India Rupee Sinks to Record, Bonds Slump on Fed Taper Concern

India’s rupee plunged to a record low on speculation a strengthening U.S. economy may prompt the Federal Reserve to pare its $85 billion monthly bond-buying program as early as next month. Bonds and stocks declined.

U.S. home sales probably climbed to a three-year high, data may show Aug. 21, the same day minutes of the Federal Open Market Committee’s July meeting are slated to be released. The Fed may taper its stimulus in September by $10 billion, according to the median estimate of economists in a survey concluded last week. The Bloomberg Dollar Index rose 0.5 percent in the week to Aug. 16 as U.S. jobless claims fell to their lowest level since 2007 and retail sales increased for a fourth month in July.

The rupee sank 2.3 percent to 63.1300 per dollar in Mumbai today, according to prices from local banks compiled by Bloomberg. That is the biggest decline since Sept. 22, 2011. The currency touched an unprecedented 63.2300 intraday.

“We continue to believe that tapering will begin at the September meeting and, hence, support the U.S. dollar, especially against high yielding currencies,” Barclays Plc analysts Sudakshina Unnikrishnan and Hamish Pepper wrote in an e-mailed report today. “Weakness in the rupee has been particularly pronounced following a continued sell-off in Indian government bonds.”

Global funds have cut holdings of Indian debt by $9.8 billion since May 22 when Fed Chairman Ben S. Bernanke first signaled the U.S. may reduce bond purchases this year. Foreign investors sold a net $3 billion of local stocks and bonds in July amid the slowest growth in a decade in Asia’s third-largest economy.

Bonds Slump

The yield on the 7.16 percent government bonds due May 2023 surged 34 basis points to 9.23 percent, according to prices from the central bank’s trading system. The rate, which surged 77 basis points last week, is at the highest level for a benchmark 10-year Indian bond since August 2008.

Primary dealers had to buy 14.44 billion rupees ($228 million) of the 160 billion rupees of debt offered to local investors on Aug. 16, the fourth failure among five weekly auctions since July 19, RBI data show.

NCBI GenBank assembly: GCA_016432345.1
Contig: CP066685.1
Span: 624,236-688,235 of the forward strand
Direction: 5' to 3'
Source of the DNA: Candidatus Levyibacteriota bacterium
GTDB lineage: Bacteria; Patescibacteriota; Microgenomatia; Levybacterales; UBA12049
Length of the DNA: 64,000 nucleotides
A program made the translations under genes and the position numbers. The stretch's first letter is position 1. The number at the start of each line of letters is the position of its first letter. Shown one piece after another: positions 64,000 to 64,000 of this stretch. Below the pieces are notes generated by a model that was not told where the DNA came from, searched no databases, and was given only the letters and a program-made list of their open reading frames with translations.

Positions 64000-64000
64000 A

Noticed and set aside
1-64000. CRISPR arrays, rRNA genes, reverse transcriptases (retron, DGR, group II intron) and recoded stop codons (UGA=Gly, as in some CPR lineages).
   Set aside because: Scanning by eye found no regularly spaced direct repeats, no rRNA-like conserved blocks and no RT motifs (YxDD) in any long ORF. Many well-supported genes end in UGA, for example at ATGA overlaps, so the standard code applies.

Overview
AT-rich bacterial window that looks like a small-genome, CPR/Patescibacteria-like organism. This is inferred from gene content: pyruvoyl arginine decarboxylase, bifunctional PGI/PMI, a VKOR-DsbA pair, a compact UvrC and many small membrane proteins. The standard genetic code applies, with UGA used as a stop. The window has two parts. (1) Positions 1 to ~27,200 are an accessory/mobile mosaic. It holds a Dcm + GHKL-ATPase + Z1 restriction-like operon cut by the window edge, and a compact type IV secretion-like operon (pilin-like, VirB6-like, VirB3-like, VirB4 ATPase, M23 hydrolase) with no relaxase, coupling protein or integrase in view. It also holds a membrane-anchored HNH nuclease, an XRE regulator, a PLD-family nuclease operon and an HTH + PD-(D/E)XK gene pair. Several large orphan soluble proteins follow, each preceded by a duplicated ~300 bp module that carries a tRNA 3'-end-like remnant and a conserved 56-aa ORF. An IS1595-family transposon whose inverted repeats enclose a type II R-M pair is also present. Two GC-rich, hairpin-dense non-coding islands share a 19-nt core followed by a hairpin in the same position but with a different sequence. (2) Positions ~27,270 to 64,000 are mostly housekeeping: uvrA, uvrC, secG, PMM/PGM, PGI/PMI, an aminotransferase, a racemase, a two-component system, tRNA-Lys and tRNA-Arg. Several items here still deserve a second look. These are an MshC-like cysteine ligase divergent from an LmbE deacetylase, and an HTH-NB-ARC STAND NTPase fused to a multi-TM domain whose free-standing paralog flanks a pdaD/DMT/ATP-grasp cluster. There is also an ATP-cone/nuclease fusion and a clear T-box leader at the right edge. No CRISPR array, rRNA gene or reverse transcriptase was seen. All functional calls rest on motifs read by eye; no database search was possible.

Stocks plunged, with the benchmark S&P BSE Sensex losing 1.6 percent today to post its biggest two-day decline since February 2009. Indian equities have posted four weeks of losses on concern efforts by the central bank and the government to support the rupee will weigh on the nation’s economy.

One-month implied volatility for the rupee, a measure of expected moves in the exchange rate used to price options, surged 142 basis points, or 1.42 percentage point, to 14.14 percent today, the highest since May 2012, data compiled by Bloomberg show.

‘Losing Anchor’

The currency has weakened 28 percent in the past two years, the biggest tumble since the government pledged gold reserves in exchange for loans from the International Monetary Fund in 1991.

“The rupee is at the risk of completely losing its anchor,” Bhanu Baweja, the global head of emerging-market cross-asset strategy at UBS AG, said in an interview with Bloomberg TV India today. “You’re in a situation where no rupee forecast is sacrosanct.”

The Reserve Bank of India on Aug. 14 announced measures to limit foreign-currency outflows from local companies and residents, and boosted efforts to lure investment. India will seek to increase capital inflows with steps including allowing state-owned financial companies to issue “quasi-sovereign” bonds to finance long-term infrastructure investment, Finance Minister Palaniappan Chidambaram said Aug. 12.

This followed RBI’s efforts last month to stem currency depreciation through an increase in two interest rates and by draining liquidity from the banking system.

Three-month onshore rupee forwards slumped 1.6 percent today to 64.45 per dollar, data compiled by Bloomberg show. Offshore non-deliverable contracts declined 0.8 percent to 64.60. Forwards are agreements to buy or sell assets at a set price and date. Non-deliverable contracts are settled in dollars.

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